At the Dry Tortugas During the War, Part 2

At the Dry Tortugas During the War, Part 2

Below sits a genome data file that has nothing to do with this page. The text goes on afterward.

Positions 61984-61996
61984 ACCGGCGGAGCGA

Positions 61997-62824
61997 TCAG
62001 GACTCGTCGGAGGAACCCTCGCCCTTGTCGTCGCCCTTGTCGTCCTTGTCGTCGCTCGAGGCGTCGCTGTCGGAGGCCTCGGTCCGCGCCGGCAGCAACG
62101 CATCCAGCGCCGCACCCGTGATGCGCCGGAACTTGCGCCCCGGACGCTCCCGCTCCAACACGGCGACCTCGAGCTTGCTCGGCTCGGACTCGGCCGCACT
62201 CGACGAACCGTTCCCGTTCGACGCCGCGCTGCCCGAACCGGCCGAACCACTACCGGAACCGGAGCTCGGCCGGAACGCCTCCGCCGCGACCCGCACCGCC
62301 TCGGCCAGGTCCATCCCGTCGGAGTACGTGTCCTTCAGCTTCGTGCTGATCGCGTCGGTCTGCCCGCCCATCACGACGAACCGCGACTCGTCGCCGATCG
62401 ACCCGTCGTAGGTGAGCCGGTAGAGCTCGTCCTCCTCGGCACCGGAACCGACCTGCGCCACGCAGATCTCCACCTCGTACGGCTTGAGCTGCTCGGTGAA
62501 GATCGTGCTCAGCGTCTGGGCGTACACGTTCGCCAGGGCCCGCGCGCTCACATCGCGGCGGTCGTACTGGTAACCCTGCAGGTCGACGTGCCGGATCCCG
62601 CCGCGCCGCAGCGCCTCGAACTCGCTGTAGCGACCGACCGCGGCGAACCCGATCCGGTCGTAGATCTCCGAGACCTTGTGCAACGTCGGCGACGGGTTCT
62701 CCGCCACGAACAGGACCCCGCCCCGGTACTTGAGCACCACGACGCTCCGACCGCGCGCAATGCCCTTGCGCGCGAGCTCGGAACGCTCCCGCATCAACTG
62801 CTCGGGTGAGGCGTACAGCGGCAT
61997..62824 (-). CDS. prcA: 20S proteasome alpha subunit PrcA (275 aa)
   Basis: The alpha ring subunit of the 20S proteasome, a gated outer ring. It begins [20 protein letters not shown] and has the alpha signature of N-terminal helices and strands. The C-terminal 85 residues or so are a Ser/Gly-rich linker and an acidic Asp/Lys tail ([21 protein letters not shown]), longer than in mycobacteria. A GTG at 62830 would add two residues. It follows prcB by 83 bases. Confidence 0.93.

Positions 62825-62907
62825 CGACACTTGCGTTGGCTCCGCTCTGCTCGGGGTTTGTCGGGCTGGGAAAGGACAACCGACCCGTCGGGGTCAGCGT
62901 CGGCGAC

at the dry tortugas during the war continued by emily holder on january 1st 1861 a rumor came that mordassi the owner of the isabelle had offered her to carolina for a man of war our mail contract going with her there was a cloud on the horizon that looked larger than a man's hand and it affected our spirits people began to be suspicious of their neighbors those who claimed to be northern sympathizers owned their servants there were many southerners in key west but a goodly number were originally from the north who dwelling many years in that climate and owning simply their house servants were doubtful whether if florida succeeded they ought not stand by the state of their adoption the northern residents who did not own slaves were true unionists from the first the slaves seemed to be the turning point the conchs as people from bahama were called were boisterous in their demonstrations of loyalty to the south but at the first suggestion of their doing duty in case of necessity they packed their goods and sailed for the british isles one morning the first news that greeted the gentleman on the street was that the militia of the town had attempted to take fort taylor during the night a futile effort however as captain brannon had sent the two companies of regulars from the barracks the night before after dark leaving the harmless gun carriages covered so that no one suspected the removal of the guns captain hunt had turned the workmen into soldiers and they had been employed all the previous day in taking the wharf away and every available means of entrance so that an unexpected bath would have been the result of the attempt to gain entrance over the planks innocently leading to the open spaces a great state of excitement now prevailed letters that were sent to washington were opened and destroyed and our own from the north were delayed purposely and sometimes not forwarded from charleston so that we began sending our mails north via havana i was beginning to weary of the very name of succession for there was little else discussed and it made us gloomy if we allowed ourselves to dwell upon the outlook although no one yet admitted that there was to be a war affairs began to assume such a serious aspect that captains meags hunt and brannon held a council on board the mohawk resulting in our leaving for tortugas the next day captain mafit met with the officers but he resigned the next morning leaving his ship there he afterwards commanded the confederate privateer florida there were joking remarks made by our friends that if we found the fort in possession of the successionists we could return not in the least cheering to us although we treated them with as much levity as they did but i think when we were near enough to our little island home to discern with a glass that the flag that floated over it was the stars and stripes it was a greater relief than perhaps any of us wanted to acknowledge our defenseless situation was almost an invitation to the enemy to capture us and why they did not was rather a mystery to us the weindotzy we heard was on the way to take possession of both forts and could have taken fort jefferson simply by steaming in and claiming it for there was not a single gun on the island active work began on our return a drawbridge was made and raised every night all communication with the outside being cut off the evening of the 17th of january captain meeks called and i remember his reading shakespeare aloud and discussing some of the historical plays with my husband they were both students of shakespeare in the midst of it mr howells came in saying that the sheriff had arrived from key west to arrest the fishermen and they had sent for captain meags to intercede for them the facts of the case were that the state of florida had made a new law that none of the fishermen could obtain a clearance to go to havana without paying a fine or license of two of three hundred dollars of course they could not pay it and the object was to drive them home they were mostly from connecticut and there were 14 smacks in the harbor they came down every winter to fish taking their catch to havana market captain meags sent word to them not to pay it and to the sheriff that he was governor of that island and he had better return to key west then he sent mr howells off privately that night to key west for guns he felt it was time to take the responsibility even if he was censured for it i asked if he apprehended any danger he looked at me as though he were thinking whether it was best to alarm me and said no madam but i want to be prepared in case of emergency if we had a few guns we should not be molested guns are not so much to use as to keep people away he was the man for an emergency and i think general scott instead of censuring him praised his prompt action fully the following morning january 18 1861 our excitement culminated in the news that a man of war was in sight and steaming up the harbor everyone was wild with excitement running to the bastion with glasses to see what flag she floated yet even that might have been a deception if it proved to be the red white and blue but she carried no flag a fact we considered suspicious captain meags sent dr galland to meet them as they stopped outside the reef sending a boat ashore in a spot known to us as very dangerous unless the navigators knew the channel exactly it was a narrow opening in the reef called the 5 foot channel and only used by our small sailboats dr galland carried orders that if they were enemies they could not land a verbal resistance was the only one he could offer but as soon as the two boats met a signal was given to those on board the steamer and the stars and striped flew to the masthead the feeling of those who were watching from the fort can better imagined than described and none of us realized the tension we had been under until this relief came it proved to be the steamer joseph whitney with major arnold in command from fort independence at boston with troops for our relief the reception they received must have left no doubts in their minds regarding their welcome we were more than overjoyed and the commotion and excitement of unloading the steamer for she was to return immediately as her expense to the government was six hundred dollars a day was something that tested the ability of everyone it did not take long to put us in a state of defense and everything in military order we were now aroused at sunrise by the revelli a sentinel walked in front of the guard house at the drawbridge and one was posted in the lighthouse tower already our quiet life was a thing of the past the large guns came from key west were soon mounted and we began to feel as though we were on a war footing yet with all this major arnold did not think there would be war and we surely hoped not the new orleans boat was taken off and our only method of sending and receiving mail was through havana where the schooner tortugas was sent for it the papers now received were old but did duty all over the garrison the officers would meet and discuss the prospects but even the firing on the star of the west in charleston harbor did not convince major arnold that we would have war i presume we heard strange rumors that never made an impression at the north they were so quickly followed by others of greater importance the news from pensacola was warlike 2 000 men surrounded the fort and the commanding officer's wife going into town to do some shopping was taken as a spy and detained as a prisoner it was said that the senator from florida before he resigned examined the plans of fort jefferson and fort taylor in key west captain meags thought if he came there then he would find something not in his copy when florida succeeded she appointed all the old government officers and my husband was told that under the new law he was a member of the engineer court those were very exciting times to us not that we expected to be attacked but we were within the line of attraction we heard that the officers in washington had concluded to send their families out of the city captain meeks advised his family to go to philadelphia how strange it seemed to think of such things in our own country at this time two large ships of war came in bringing guns and news of more troops on the way one of the ships came from portsmouth new hampshire where it was 13 degrees below zero major arnold said that he expected to find us in the hands of the successionists general scott gave him orders that if the fort had been taken to retake it if possible if he failed to cruise around fort jefferson for 60 days with the understanding that he was to be reinforced by a war steamer from pensacola january 22nd the mohawk came back to ply between key west havana and tortugas regularly all the able-bodied men had been put upon the roll and guns and ammunition dealt out to them at that time there were in the harbor two steamers of war one side wheel steamer a revenue cutter two barges and some dozen sloops and schooners we were no longer out of the world yet the steamer magnolia from new york stopped and left a month's collection of mail the last of february brought news of the succession of six of the southern states and that a southern confederacy had been formed at montgomery alabama with jefferson davis as president on march 5th lieutenant gilman arrived with major tower of the engineers having arrived in havana from new york just in time to come over in the tortugas lieutenant gilman belonged to lieutenant slemmer's command at fort pickens he was granted permission to go through the invested district but preferred going that way and landing under the protection of the stars and stripes the two coast survey schooners were there at the same time with lieutenant tyrell and three assistants on their way to new york they were at charleston harbor but their tents and instruments had been stolen and they concluded to go to havana sending their schooners home but we kept one of them as the tortugas had to take lieutenant gilman to pickens with dispatches from general scott to lieutenant schlemmer soon after this we had a great disappointment in the order that came from captain meags to return to washington we could not help rejoicing on his account yet felt that half the life of the place would go with him captain hunt came down from key west to take charge until relieved but fortunately for him the new orleans boat came near enough that night to quietly send a boat ashore with lieutenant reece who had unceremoniously been put out at fort gaines at mobile without even having time to remove his personal property he came to assist lieutenant morton whom we expected to fill the place vacated by captain meeks lieutenant reece said that he was looked upon with great suspicion on board the steamer as he was taken out to it in a small boat ostensibly as a passenger for havana but he told his story to the captain who made an excuse to stop for fuel and so landed him as much to his own surprise as ours he of course had news from the southern posts to give in exchange for much that we could give him for he had been entirely alone all the workmen left him but he could not leave the fort until had had orders to do so from washington or it was taken from him the latter not a difficult thing to do he was very glad to get among friends and was a pleasant acquisition to our now constantly changing society one day a little smack came into the harbor flying the palmetto flag the first we had seen major arnold sent word for him to haul it down and put up the proper colors and salute them he was promptly obeyed and they came and apologized the steamer daniel webster now arrived with provisions and recruits but took the latter with her as she was going to texas to meet the five companies that were leaving the dust of that state behind them as it had succeeded and general twigs had been dismissed from the army work was going on rapidly the engineer had a large force at work at the bastions where they were to mount six heavy guns everything was bustle and a great deal was accomplished in a very short time reports from key west were very unpleasant officers of the army were followed about the streets and insulted some of the mob were annoying peaceful citizens threatening to take our schooner and fort taylor one copy only of lincoln's inaugural address came to key west it was kept quite a week before it reached us at tortugas and people there thought they could smell gunpowder on it i think for its size fort jefferson was one of the busiest places on the continent at this time and the excitement was kept at a fever heat either by some stray rumor from the many vessels coming in or the detention of the male and a dearth of reliable news making us apprehensive of the imaginary evil the horizon was watched not only by the sentinels but by everyone i remember one day before the troops came that captain meeks discovered smoke away to the southwest as of several steamers moving in a very suspicious manner to us who were so on the alert and were almost expecting invaders we all went to the ramparts and with glasses watched them making out distinctly 10 or 12 large vessels steaming about with concerted movements and we could hear heavy firing but they came no nearer and after watching a long time we came to the conclusion that it was the spanish fleet of war practicing which we found to be the case some days afterwards from a fishing boat which had been near them the last of march 1861 the steamer daniel webster returned landing one company reporting the rush just behind with the others the webster came early in the morning and just before dark the rush arrived with a band playing patriotic heirs the troops cheering lustily it was a motley crowd camp women children and all the paraphernalia of camp life a portion of them had marched from forts duncan and brown some 400 miles down the rio grande to brazos where they took the steamer on the way the rear of the battalion had an engagement with the indians during which several of the latter were killed the indians had commenced hostilities as soon as the troops were ordered to leave the state the officers had sent their families home by way of new orleans as they did not know how long they would remain or what kind of place they were coming to there were discontent and disaffection among them and two of the officers before many days sent in their resignations as the state they came from had gone out of the union we numbered at that time about 400 and represented a busy little town the fort at night was brilliant with lights and the place was active with the bustle of many people all this commotion brought comforts in the way of food to us who had only seen fresh beef and vegetables semi-occasionally for a steamer was charted to bring a six cattle at stated times with other necessaries the tortugas returned from fort pickens with no new news except that major tower of the engineers was not allowed to land having to remain on the brooklyn lieutenant morton and his two assistants arrived proving a most energetic and efficient officer one whom we like exceedingly he had just returned from making a survey for a route across the isthmus of panama naturally none of the officers fancied being sent here it was like imprisonment when there was so much excitement in the north but they all did their duty conscientiously on april 4th a loud call from the sentinel on the lighthouse tower announced a steamer and as usual we took the glasses to the ramparts where could plainly be seen a vessel loaded with people and on the wheelhouse we distinguished officers we felt that there were as many people on the island as could be accommodated and wondered what it could mean as the steamer neared the wharf to our great surprise we recognized captain meags the other officers proved to be colonel brown and staff and they had come under sealed orders when captain meeks called to see us i asked him what it all meant he laughed and replied that is the secret no one but colonel brown and myself know but what we are here for is to get some light guns lieutenant reese an overseer 20 negroes 30 men a scow and a load bricks and we can only stop two hours and a half they brought papers only a week old but new to us they had on board 400 men besides the officers and crew and 60 horses lieutenant reece had that morning arrived from havana with an assistant of captain hunt he joined the excited party and before dark they were steaming out of the harbor with the schooner scout and a load of bricks in tow the destination of captain meeks and his party was a secret it naturally aroused much conjecture on our little island but we soon heard that the expedition had arrived at fort pickens and that the object was to reinforce the garrison there even this movement did not convince our genial commander major arnold that war was imminent yet with the diligence of the soldier he was prepared for the struggle that was to come and began a series of fortifications that would have made the island a difficult place to capture in fact fully armed the dry tortugas was almost impregnable and everything pointed to the conclusion that the garrison would soon be in a position to defend itself against the world the outside fortifications began with a breast work on bush key which hitherto had been the home of the seagull the trees were cut and made into fan scenes sand key was to have a battery and finally we learned that the fort was to become a naval station vessels being on the way with stores key west was now under federal authorities new officers were appointed to command the 400 men on the ground and we were assured that more would be sent if necessary i asked major arnold if it was fear of a foreign power that all this preparation was being made as no one thought england or france would acknowledge a southern confederacy he replied that possibly the government thought that in case of war spain might stand ready to pick up what spoils could be easily taken during a national explosion lieutenant morton now went to key west for shovels wheelbarrows and workmen he had sent to new york for 300 men and some sappers and miners who came on the last boat and work on bird key began at once one day men discovered a large cannon several feet from the shore in very good condition it had been spiked and had the english arms and date of 1700 on it we invested it with a romance at once probably not far from the truth as it belonged to the pirates who must have been followed and who had spiked and thrown it overboard to prevent it from falling into the hands of the enemy these islands were known to have been the resort of spanish buccaneers years before captain benners the lighthouse keeper found several thousand dollars in spanish doubloons on east key 10 miles nearer key west and many stories were told of other finds it was summer the men worked bravely in the broiling sun the mercury stood at 91 degrees on many days yet no case of sunstroke occurred but other troubles came the men began to have scurvy for want of proper food and some had to be sent north the day we received the news of the attack on fort sumter was a memorable one the officers were demoralized for none of them i think had fully realized that the end was to be war and the country's scenes of bloodshed they felt as restless as though they were imprisoned all wanted to go to the front and share in the glory and excitement and it certainly was very trying to remain here doing nothing but guard a fort that now would not in any probability be in danger of an attack so well fortified were we they told us that if there should be an attack the women and children were to be put in an empty reservoir under one of the bastions farthest from the enemy and our plans were all laid and rehearsed by the children day after day one day after having been to bird key we saw a very dense smoke on the horizon which was moving slowly along speculation was rife at once as we came up the walk major arnold called from the upper piazza to know if we were going out on the water again as sentinels were posted on every side the large guns were loaded and two brass field pieces in the gateway were also prepared with the men ready to use them at a moment's notice my houseboy told me that there was a rumor that the fort was to be attacked and that a workman an american lately engaged who came from afanna had been arrested as a spy but that they were not able to prove anything against him a sample of the rumors in our little settlement the next morning the steamer was still in sight going back and forth in a mysterious manner and we could see that some sailing vessels had joined her they disappeared before night however and we heard nothing from them but later news came that the confederate yacht wanderer was out as a privateer by permission of president davis so we concluded that it was she while the steamer might have been a convoy one day i suddenly heard the sentinel on the east face shout corporal of the guard post number one in a shrill excited tone this was taken up by the next sentinel corporal of the guard post number one still another repeating it until the word reached the guard house in a few moments a corporal went up the walk on the run and i soon saw him on the fort then the men began to go up and soon we were all on the ramparts away on the horizon was a steamer headed for the channel the suspicious black smoke was rising every moment she evidently knew the channel my husband was the health officer and i soon saw his eight-oard barge pulling across the long key reef with the officer of the day it was their duty to intercept the vessel off the second buoy on came the steamer a black suspicious looking craft still showing no signal and such headway did she make that she passes the sand key buoy before the barge reached her and steamed on rapidly paying no attention to their signals heading now for the inside buoy the long roll was sanded the men fell in and in a trice the big guns were manned and with a roar the first gun belched forth its warning from the dry tortugas a solid shot whistled across the bow of the incomer so near the cut water that half an hour later i heard the captain say well major arnold i must compliment you on that shot three more turns of our wheels and you would have blown my bow to splinter the steamer was a transport in need of coal and its officers had simply misunderstood the signals they brought no news except that the spanish government had refused to admit vessels flying the confederate flag into the harbor of havana which was in a measure comforting to us the following day the man of war saint louis came in her officers added much to the social life of the key during their stay lieutenant morton invited us down to see the oath of allegiance taken by captain wilson and the crew of the schooner tortugas it was quite an impressive ceremony after which they were provided with two brass guns and small arms and we called her our gunboat the coming in of so many steamers relieved somewhat the monotony of our lives yet we did feel very far away and the officers were still impatient at the isolation the tortugas now went out as a gunboat flying the stars and stripes saluting it with 13 guns captain wilson evidently enjoyed his command a steamer came in with news to the 11th ordering the st louis back to fort pickens and taking all the sandbags we had made to stop the open spaces in our second tier of casemates as we had no fear of needing them then anxiety continued to increase mutterings of war were heard on every hand neither side seemed likely to yield and if an agreement could not be brought about it must inevitably result in that most horrible of all wars a civil one the southern states were arraigning themselves one after another like line of battleships bristling for an engagement and every man who had lived in any of these states immediately felt that his duty called him to stand by it regardless of the constitution one officer sympathized so strongly with three states that he had a fever of succession as each one threw off the yoke of allegiance to the union but he managed to stand by the colors he was educated under until the last of the three fell out of line when he sent in his resignation and became a non-combatant these were sad days those sadder ones were to follow yet i think no one dreamed that if war came it would be a long one a few months would settle the difficulty i think that was the feeling of all the older officers the population increased so rapidly that in june 1861 the census was taken showing that 550 souls were living on this sandbank of 13 acres too large a number we deemed for safety little thinking that before long fort jefferson would be the home of several thousand men by enforcing a strict quarantine my husband kept the specter of yellow fever that was in havana 60 miles away through the strict confinement told upon us in other ways in june the gulls always came in thousands to lay their eggs on bird key the season being in the nature of a festival and feast for us as we made up egg collecting parties the eggs were enjoyed by us and they were luxuries here the quantity of eggs may be imagined when it is known that we could hardly walk in some places without stepping upon them and would often take away a flower barrel full of the speckled beauties this year the men had taken possession of and were engaged in throwing up a battery on the island and we were interested to learn whether it would result in the birds seeking some other place at first they were shy and distrustful but when they found that the soldiers did not disturb them they took possession of the old places and could be seen from the fort hanging over the key like a black cloud while near at hand their cries drowned the voice on the night of the 1st of july we saw the comet of 61 from the top of the fort its appearance was sublime as it extended over nearly half of the heavens the colored people were inclined to be superstitious and many wondered if the world was not coming to an end on the night of the 4th of july captain morton whose nervous energy never seemed to flag took us to bird key in the barge with chinese lanterns at the top of each of the two masts the black boys accompanied us with their banjos and guitars and made very sweet music there we built bonfires and displayed some fireworks celebrating our fourth on this little coral island in the gulf the afternoon had its excitement in the arrival of the steamer state of georgia with two companies of wilson suaves it was supposed they were sent here as a safe place to drill them as we had all the troops that were needed on the 17th a bark from new york came in and also the steamer vanderbilt from fort pickens bound directly for new york we concluded to avail ourselves of the opportunity of going north on a visit and sailed on the evening of the 20th of july leaving the fort with the most beautiful sunset for a background the gorgeous colors streaming up behind the fort looking almost as though it were going to be consumed in a blaze of glory that covered all that part of the sky it was so impressive that we watched it from the deck of the steamer until the fort stood grim and dark against the sky we were four days going to new york the steamer carried but nine passengers officers who had been promoted and were going to join their regiments all eager to go to the front the captain of the steamer had some fear of the florida which was cruising in those waters and watched the horizon for black smoke he kept one engine banked as the steamer was short of coal until we were up the coast beyond north carolina when he put on all steam and we almost flew through the water when we took on a pilot off barnegat we heard of the first bull run disaster during our stay north we visited captain woodbury in washington what a contrast to our visit of less than two years before when the grass was literally growing in some of the streets and it seemed a sleepy restful place where people took life calmly and enjoyed it now the streets were deeply cut by heavy wagons transporting guns everybody was rushing about with an excited heir most of the men one met on the street wore uniforms significant of their duties and we heard little talk beside war and rumors of war while here we also met captain meags and captain craven the latter they are awaiting orders one day during our visit my husband came home and reported that he seen the smoke of the battle of munson's hill from the top of the treasury a fact which brought home the reality that the seat of war was not far from the national capital my husband felt that his services were need at the fort as he was acclimated so our visit was cut short and we were soon on our way back to tortugas on the old transport philadelphia which we afterwards learned had been condemned we left in a driving snowstorm and lay off fort hamilton until morning when we took on board major haskins with one company of troops for key west and some officers for fort pickens my sister and mrs c who was returning from a summer spent north were the only ladies besides myself on board the old philadelphia was not the most reliable ship but she carried us safely and did much more duty even after she had been finally condemned the morning before reaching key west major haskins surprised us all with revelli which sounded very cheerful in the still morning air very soon afterward we met the rhode island which hailed us and sent a boat with her pilot and took letters from us for new york she had on board an officer whom we left at tortugas and they also gave us the news of the bombardment of fort pickens which place the steamer had just left it was quite an excitement for although she was not more than 100 yards distance the little boats in going back and forth were entirely hidden by the waves the next morning found us anchored safely in key west harbor where we spent the day and left my sister with mrs c in her lovely home under the coconut trees the next night at 10 we were outside the buoy at tortugas where the captain of the steamer threw up rockets and burned blue lights but no pilot came out until morning when we were soon anchored opposite to the sally port where captain morton met and escorted us up to our old home there had been a great many changes during the few months of our absence major arnold had left and most of the troops had been exchanged but one great pleasure i found on my return was in the addition of three ladies to the garrison i presume it will be difficult to realize fully the isolation of that kind of fort life even a great contrast to a life on the plains miles away from any town or ranch we were in an enclosure of 13 acres 60 miles from havana with nothing outside of the towering brick walls to walk on but a narrow sea wall enclosing it 60 feet away wide enough for two people to walk with water on each side on the plains if one wearied of their surroundings or were tired of their neighbors they could ride out of sight returning when they chose but here it behooved people to keep up amiable relations with their surroundings as they could not get away from them i have been told by people who have crossed the plains with parties who were most desirable companions for the first few weeks that the isolation and constant companionship of the same persons day after day changed them entirely developing freaks of nature unknown to them before which proves that a change of scene and people is good for human nature generally this life was certainly a test of our dispositions in that respect for we were entirely dependent upon ourselves for all our pleasures and i might almost say comfort for a want of harmony very materially interferes with that captain morton's assistant had brought his wife with him and they formed a mess in the quarters we occupied before going north he gave us the choice of remaining with them or taking a small house across parade which the engineer department was building we accepted the house remaining with them until it was finished the newcomers were mr and mrs j mrs r who had been an army lady and mrs h whose husband had been promoted from the ranks with mr phillips family consisting of a wife son and two daughters and with the wife and niece of the lighthouse keeper we could gather quite a party of ladies making us feel much less out of the world and we soon became quite sociable the increase of people brought many necessaries which added to our comfort although everything was expensive butter 50 cents a pound lard 20 and other things in proportion the government began to tax all salaries exceeding 800 dollars and many other things which with some whose patriotism was exceedingly sensitive when it touched their pockets so directly caused no little grumbling later in the season while my husband was on the mainland he came across a camp of irregular florida calvary and the following lines in pencil were handed him nameless as to authorship but whoever it was evidently felt that the cause hardly warranted all he was going through we are taxed for our clothes our meat and our bread and our baskets and dishes our tables and bed on our tea on our coffee are fuel and lights and we are taxed so severely we can't sleep o nights and it's all for the great god can this be in the land of the brave and the home of the free we are stamped on our mortgages checks notes and bills on our deeds and our contracts and on our last wills and the star-spangled banner in mourning doth wave or the wealth of the nation turned into the grave and it's all for the etc we are taxed on our office our stores and our shops on our stoves and our barrels our brooms and our mops on our horses and cattle and if we should die we are taxed for our coffins in which we must lie and it's all for the etc we are taxed for all goods by kind providence given we are taxed for the bible which points us to heaven and when we ascend to the heavenly goal they would if they could stick a stamp on our soul and it's all for the great god can this be in the land of the brave and the home of the free the end read by lorraine montgomery for lit to go on the web at fcit.usf.edu you